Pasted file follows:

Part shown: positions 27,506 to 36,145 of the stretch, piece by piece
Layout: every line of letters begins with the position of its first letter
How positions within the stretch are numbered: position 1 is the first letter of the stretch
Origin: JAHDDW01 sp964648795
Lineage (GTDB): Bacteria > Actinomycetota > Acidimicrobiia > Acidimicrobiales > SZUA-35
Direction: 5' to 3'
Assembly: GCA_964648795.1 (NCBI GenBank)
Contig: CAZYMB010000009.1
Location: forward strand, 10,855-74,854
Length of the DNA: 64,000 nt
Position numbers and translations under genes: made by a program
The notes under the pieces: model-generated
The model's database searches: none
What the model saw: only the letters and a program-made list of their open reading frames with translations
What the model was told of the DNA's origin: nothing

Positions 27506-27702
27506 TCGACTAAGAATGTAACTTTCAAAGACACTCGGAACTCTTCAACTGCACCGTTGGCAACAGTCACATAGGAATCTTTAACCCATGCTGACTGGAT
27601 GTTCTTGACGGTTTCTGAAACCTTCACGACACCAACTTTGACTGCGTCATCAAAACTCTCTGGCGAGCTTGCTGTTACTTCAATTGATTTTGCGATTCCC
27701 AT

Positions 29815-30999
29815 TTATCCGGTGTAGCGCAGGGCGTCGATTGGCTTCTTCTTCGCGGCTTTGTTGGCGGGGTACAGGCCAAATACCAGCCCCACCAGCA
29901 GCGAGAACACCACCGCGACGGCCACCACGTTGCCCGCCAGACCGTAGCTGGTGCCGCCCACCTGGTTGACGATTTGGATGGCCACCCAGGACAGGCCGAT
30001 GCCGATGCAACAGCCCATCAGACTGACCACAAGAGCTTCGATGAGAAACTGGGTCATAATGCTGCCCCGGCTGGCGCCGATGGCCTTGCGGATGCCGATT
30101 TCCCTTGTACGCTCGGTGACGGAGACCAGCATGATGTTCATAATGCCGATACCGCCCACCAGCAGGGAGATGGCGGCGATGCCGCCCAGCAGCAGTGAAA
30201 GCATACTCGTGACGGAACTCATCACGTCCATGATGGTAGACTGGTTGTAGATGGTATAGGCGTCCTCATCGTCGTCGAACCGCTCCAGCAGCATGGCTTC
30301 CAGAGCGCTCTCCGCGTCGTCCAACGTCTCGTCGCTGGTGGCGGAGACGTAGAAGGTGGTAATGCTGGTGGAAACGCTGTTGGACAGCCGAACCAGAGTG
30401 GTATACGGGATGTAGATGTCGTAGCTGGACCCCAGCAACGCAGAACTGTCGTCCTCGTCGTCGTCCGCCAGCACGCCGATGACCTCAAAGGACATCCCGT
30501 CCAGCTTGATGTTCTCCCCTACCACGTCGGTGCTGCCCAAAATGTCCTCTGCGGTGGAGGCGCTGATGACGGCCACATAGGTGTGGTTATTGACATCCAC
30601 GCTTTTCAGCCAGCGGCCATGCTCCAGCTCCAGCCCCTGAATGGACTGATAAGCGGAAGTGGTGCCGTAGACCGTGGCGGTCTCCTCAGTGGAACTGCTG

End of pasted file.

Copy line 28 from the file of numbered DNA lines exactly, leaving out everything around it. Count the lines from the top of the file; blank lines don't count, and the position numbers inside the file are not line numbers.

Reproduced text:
30501 CCAGCTTGATGTTCTCCCCTACCACGTCGGTGCTGCCCAAAATGTCCTCTGCGGTGGAGGCGCTGATGACGGCCACATAGGTGTGGTTATTGACATCCAC